Sponsored by Richard Mansmann, VMD, PhD of
Maximum performance for any horse is only possible if the horse is provided with an adequate – not too little and not too much – properly balanced diet.
Amount of Roughage to Feed
~Under ideal circumstances, a horse should consume no less than 50% of its daily intake in the form of roughage such as grass, hay, hay cubes, beet pulp, etc.
~A typical horse will require from 1 to 3% of its body weight in total amount of feed each day (pasture and hay plus supplemental grain, if any).
The Importance of Water in the Diet
Of the five basic nutrients (protein, energy, water, minerals, and vitamins), water is the most essential nutrient for the horse. Under ideal management conditions, horses should be provided with fresh, clean water comparable in quality to human drinking water at all times except immediately after exercise. Although the water intake rate is variable, on average, a horse will consume one gallon of water per 100 pounds of body weight. Water intake increases during hot, humid weather and decreases during cold, freezing conditions. The decrease in water intake under these conditions can result in an increased incidence of impaction colics; therefore, the horse should be provided with water that is neither frozen nor too cold. Horses prefer water temperatures that range between 45 and 65 degrees Fahrenheit.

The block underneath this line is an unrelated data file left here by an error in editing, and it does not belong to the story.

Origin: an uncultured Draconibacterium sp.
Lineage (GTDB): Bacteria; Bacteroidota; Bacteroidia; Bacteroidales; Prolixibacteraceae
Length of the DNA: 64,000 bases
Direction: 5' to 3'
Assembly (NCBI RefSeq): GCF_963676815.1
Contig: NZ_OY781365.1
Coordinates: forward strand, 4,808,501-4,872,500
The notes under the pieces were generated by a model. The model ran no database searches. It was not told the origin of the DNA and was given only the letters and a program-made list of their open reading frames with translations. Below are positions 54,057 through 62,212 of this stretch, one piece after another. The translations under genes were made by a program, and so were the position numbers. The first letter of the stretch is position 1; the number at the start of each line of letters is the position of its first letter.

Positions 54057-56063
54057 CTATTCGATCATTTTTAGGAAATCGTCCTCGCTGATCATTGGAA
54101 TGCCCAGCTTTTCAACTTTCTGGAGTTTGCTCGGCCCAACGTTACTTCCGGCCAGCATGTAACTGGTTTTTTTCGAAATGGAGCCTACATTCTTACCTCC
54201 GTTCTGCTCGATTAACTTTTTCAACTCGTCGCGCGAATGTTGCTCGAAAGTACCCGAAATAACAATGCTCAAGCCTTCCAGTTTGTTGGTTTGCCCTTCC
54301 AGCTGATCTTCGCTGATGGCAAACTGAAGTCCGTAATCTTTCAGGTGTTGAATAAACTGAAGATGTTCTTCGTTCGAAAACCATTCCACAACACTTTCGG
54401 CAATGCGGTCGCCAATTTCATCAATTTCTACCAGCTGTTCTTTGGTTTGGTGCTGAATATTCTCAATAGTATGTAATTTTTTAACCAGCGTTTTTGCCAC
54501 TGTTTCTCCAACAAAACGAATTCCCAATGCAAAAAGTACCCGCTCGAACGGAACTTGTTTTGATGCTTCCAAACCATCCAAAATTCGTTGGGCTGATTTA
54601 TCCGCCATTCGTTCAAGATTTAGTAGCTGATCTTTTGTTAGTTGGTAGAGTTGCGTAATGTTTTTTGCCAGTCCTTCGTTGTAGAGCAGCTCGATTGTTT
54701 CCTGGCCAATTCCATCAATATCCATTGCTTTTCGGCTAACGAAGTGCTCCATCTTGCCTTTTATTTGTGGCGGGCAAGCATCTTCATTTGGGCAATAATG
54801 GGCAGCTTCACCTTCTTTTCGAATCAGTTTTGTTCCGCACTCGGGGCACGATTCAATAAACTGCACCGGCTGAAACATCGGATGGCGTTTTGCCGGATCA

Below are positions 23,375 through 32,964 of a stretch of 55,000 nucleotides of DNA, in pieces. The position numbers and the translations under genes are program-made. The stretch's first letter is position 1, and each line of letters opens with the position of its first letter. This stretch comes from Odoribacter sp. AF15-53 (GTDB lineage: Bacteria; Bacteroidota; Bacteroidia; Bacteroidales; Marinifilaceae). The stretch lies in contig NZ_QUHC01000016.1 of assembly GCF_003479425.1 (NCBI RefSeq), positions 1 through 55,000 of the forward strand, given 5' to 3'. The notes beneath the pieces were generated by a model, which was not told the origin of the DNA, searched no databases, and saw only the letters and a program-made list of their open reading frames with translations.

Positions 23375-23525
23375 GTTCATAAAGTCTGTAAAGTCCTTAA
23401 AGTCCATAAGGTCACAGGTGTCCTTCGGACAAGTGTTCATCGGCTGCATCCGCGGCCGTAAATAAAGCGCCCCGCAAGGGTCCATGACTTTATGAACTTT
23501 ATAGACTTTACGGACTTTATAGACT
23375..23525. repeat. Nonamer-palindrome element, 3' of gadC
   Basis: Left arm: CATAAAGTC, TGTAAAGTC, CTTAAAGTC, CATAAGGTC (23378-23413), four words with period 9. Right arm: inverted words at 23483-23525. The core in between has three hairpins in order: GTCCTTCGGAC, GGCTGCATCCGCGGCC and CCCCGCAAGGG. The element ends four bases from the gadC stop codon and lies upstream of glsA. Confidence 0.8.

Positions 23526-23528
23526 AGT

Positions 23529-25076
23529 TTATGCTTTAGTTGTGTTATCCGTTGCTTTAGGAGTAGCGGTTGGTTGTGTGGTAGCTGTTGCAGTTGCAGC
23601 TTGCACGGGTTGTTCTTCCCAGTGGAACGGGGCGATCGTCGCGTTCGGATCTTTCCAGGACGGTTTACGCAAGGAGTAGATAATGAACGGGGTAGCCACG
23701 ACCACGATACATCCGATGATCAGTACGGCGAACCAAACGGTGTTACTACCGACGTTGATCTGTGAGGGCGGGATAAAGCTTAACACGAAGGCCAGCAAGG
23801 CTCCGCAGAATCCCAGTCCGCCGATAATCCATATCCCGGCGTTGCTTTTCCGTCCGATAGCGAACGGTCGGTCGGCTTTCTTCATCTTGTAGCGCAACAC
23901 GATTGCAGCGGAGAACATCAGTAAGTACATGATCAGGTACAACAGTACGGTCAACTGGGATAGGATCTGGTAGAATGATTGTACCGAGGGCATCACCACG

General Water Recommendations
~Provide fresh, clean water free choice except to hot horses immediately following exercise. o Monitor water intake daily.
~Remove ice routinely during freezing conditions.
~ Increase the dry matter content of the diet prior to prolonged freezing periods to encourage additional water intake (feedstuffs such as wheat bran, salt, beet pulp, high mineral feeds, and mature, fibrous hay).
~Clean water buckets and watering systems daily.
~Test the water quality of new water sources (usually available through local health departments for a nominal fee).
~Salt should be supplied to all horses' diets all the time. In hot, humid weather, discussion with your veterinarian about electrolyte supplementation would be important.
Weight vs. Volume and How to Weigh Feed and Hay
Any roughage or grains fed to a horse should be fed by weight rather than by volume in order to ensure that the horse is receiving the appropriate daily nutrient requirements. For example, a coffee can of com, oats, or wheat bran is a good example of equivalent volumes that vary greatly in weight.